Monday Morning Quarterback
Be the pigskin, Minyans!
The Red Eye from Red Dye
There's nothing like a cross country overnight flight to snap the critters back in track. After spending a few days entertaining--or, holed up in eight hour meetings as the case may be--they're back in the saddle and ready to run. With last week's freak behind us and Elmer teeing it up at Del Boca Vista, all eyes on Boom Boom and Beeks as we ready ourselves for another fresh five.
From a field position perspective, last week's leak tossed the ball back to Boo. With the NDX and BKX below January lows--and the S&P eyeing important support at 1260--Hoofy has his work cut out for him. Toss in a spate of high profile situations (General Electric (under $35), Citigroup (under $48), IBM (under $80), Google), fresh geopolitical tensions (watch crude) and ever-compressed volatilities (VXO 12ish) and the cause for pause becomes readily apparent. THE question, for critters in our midst, is whether the bovine can absorb these negatives and focus on the positives (read: the inevitable end to the rate hike cycle).
I peeled out of alotta energy and metals early last week as I sensed they were getting a bit ahead of themselves in the near-term. I still dig 'em long-term and will look to buy dips if and when they arrive. On the trading side of my book, I'm trading "long gamma" (read: I own options and my risk profile looks like a "V") as I sense a disconnect between perception and reality. I've tried to pair risk when possible (long sunw, short ibm) and continue to own some puts in the financial space (which haven' truly kicked in yet). And I've gotta lotta powder dry as I practice proactive patience and wait for my pitch.
Politics, Politics, Politics
The wildcard for the financial markets isn't the Middle East, per se, but rather when the collective perception deems it problematic. As a leading indicator, prices will fully reflect angst before the angst actually arrives. That's the art to the trading science and our task at hand when discounting risk. After a few years of low volatility, traders are conditioned to expect slithery sideways movement. We've seen what volatility can do to commodities and, to a degree, fixed income and must remain aware that those swings may edge into equities.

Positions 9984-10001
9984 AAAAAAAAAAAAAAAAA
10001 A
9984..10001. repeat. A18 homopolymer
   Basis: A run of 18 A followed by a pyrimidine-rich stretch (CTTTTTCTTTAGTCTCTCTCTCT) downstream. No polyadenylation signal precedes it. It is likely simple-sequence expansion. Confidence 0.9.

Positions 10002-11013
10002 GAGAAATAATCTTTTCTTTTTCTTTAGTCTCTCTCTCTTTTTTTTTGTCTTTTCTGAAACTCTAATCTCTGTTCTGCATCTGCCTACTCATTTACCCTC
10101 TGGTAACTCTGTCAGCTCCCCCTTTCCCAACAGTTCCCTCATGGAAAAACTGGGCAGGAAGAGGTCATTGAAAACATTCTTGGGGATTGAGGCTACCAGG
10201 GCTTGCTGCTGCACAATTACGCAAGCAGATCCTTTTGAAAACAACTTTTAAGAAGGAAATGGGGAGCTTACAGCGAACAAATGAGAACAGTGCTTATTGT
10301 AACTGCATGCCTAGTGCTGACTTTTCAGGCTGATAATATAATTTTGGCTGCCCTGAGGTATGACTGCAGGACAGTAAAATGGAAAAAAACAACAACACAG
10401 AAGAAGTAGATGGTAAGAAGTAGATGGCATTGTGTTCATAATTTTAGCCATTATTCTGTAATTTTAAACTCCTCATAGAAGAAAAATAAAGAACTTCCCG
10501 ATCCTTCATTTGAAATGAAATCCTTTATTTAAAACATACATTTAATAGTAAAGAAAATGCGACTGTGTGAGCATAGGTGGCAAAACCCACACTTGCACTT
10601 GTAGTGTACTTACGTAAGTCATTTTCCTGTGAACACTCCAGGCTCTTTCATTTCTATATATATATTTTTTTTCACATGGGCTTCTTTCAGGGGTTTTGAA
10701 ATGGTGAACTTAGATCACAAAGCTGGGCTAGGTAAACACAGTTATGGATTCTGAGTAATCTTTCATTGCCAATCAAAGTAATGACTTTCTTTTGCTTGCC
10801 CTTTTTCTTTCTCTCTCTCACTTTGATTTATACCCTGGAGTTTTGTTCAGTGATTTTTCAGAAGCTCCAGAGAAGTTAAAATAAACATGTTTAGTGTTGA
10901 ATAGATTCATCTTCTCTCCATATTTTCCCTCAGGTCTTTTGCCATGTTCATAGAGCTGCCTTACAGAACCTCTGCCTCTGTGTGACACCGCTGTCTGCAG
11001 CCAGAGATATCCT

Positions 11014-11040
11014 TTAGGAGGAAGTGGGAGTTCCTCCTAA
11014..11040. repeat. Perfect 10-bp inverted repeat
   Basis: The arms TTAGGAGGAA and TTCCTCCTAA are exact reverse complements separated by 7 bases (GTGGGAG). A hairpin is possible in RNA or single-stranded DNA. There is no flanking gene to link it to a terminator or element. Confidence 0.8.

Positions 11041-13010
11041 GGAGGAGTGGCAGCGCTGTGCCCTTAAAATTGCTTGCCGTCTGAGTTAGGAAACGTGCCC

We take great strides to remain "sans politics" in the 'Ville as this is a financial forum. However, it would be myopic to ignore the Beltway Banter as it has ramifications for the flickering ticks. Psychology is a fragile and somewhat amorphous metric but one that can control the tape. The old saw on the Street is that "when the President is in trouble, the market is in trouble" and while Dubya is seemingly skating by the principal's office, patience is wearing thin on both sides of the aisle. Actionable? Not in a defined sense but something that we'll wanna keep an eye on as we dance with the lame duck.
Alice the Housekeeper
- We continue to work to improve the 'Ville and welcome your comments in that regard. With the MV site launch behind us and a slew of tweaks ahead, we're beginning to turn our attention to added features, functionality and content. It's been a heckuva journey, this Minyan thing, and we rely on ye faithful to help us improve the experience. Donke Shoen.
- Tom McManus, BofA's talented strategist, believes that last week's strong employment report (indications of upward wage pressure) is the start of disrupting the "cozy consensus" that the Fed is close to the end of their hike. He believes that the possibility of two more tightening would be enough to surprise the consensus and pressure the tape lower.
- Professor Succo and I will be heading to Harvard tomorrow afternoon to offer our take on the state of the tape. These "Town Hall Chats" have become a staple of the Minyanville community and we enjoy connecting with the decision makers of tomorrow. Boston area Minyans interested in joining us in Cambridge are welcome for hugs and handshakes.
- And finally, snaps to the Pittsburg Steelers for running the table and winning Superbowl XL. I'm not sure either team played well enough to win but, in the end, the Seahawks made enough mistakes to lose. This was a particularly disappointing bowl, both on and off the field. The commercials, in my view, hit an all-time low in terms of creativity and psychic traction. The big winner? Disney, which managed to commingle their family of properties into a four hour commercial.
Good luck Minyans and hit 'em hard.
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